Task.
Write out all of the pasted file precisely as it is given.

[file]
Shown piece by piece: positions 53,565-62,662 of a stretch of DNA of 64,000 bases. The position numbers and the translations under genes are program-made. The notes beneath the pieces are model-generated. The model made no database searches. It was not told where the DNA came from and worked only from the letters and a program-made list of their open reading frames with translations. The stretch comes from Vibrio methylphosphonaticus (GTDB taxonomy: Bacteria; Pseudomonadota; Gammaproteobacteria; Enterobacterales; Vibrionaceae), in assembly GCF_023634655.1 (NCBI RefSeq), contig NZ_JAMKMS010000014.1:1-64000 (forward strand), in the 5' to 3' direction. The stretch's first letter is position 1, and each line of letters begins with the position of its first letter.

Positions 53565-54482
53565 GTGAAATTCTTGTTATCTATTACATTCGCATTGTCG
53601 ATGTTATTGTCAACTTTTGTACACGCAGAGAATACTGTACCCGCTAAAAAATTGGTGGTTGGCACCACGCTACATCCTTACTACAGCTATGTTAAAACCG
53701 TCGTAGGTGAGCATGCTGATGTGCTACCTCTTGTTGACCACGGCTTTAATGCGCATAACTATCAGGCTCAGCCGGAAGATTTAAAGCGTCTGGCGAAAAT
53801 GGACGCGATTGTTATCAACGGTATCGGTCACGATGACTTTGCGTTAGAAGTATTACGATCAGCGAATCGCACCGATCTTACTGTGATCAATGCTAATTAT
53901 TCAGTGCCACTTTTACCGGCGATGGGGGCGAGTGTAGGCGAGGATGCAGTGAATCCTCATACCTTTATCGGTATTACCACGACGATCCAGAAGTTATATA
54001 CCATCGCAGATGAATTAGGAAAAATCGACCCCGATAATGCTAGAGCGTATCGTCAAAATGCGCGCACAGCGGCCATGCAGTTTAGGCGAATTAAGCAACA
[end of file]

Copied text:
Shown piece by piece: positions 53,565-62,662 of a stretch of DNA of 64,000 bases. The position numbers and the translations under genes are program-made. The notes beneath the pieces are model-generated. The model made no database searches. It was not told where the DNA came from and worked only from the letters and a program-made list of their open reading frames with translations. The stretch comes from Vibrio methylphosphonaticus (GTDB taxonomy: Bacteria; Pseudomonadota; Gammaproteobacteria; Enterobacterales; Vibrionaceae), in assembly GCF_023634655.1 (NCBI RefSeq), contig NZ_JAMKMS010000014.1:1-64000 (forward strand), in the 5' to 3' direction. The stretch's first letter is position 1, and each line of letters begins with the position of its first letter.

Positions 53565-54482
53565 GTGAAATTCTTGTTATCTATTACATTCGCATTGTCG
53601 ATGTTATTGTCAACTTTTGTACACGCAGAGAATACTGTACCCGCTAAAAAATTGGTGGTTGGCACCACGCTACATCCTTACTACAGCTATGTTAAAACCG
53701 TCGTAGGTGAGCATGCTGATGTGCTACCTCTTGTTGACCACGGCTTTAATGCGCATAACTATCAGGCTCAGCCGGAAGATTTAAAGCGTCTGGCGAAAAT
53801 GGACGCGATTGTTATCAACGGTATCGGTCACGATGACTTTGCGTTAGAAGTATTACGATCAGCGAATCGCACCGATCTTACTGTGATCAATGCTAATTAT
53901 TCAGTGCCACTTTTACCGGCGATGGGGGCGAGTGTAGGCGAGGATGCAGTGAATCCTCATACCTTTATCGGTATTACCACGACGATCCAGAAGTTATATA
54001 CCATCGCAGATGAATTAGGAAAAATCGACCCCGATAATGCTAGAGCGTATCGTCAAAATGCGCGCACAGCGGCCATGCAGTTTAGGCGAATTAAGCAACA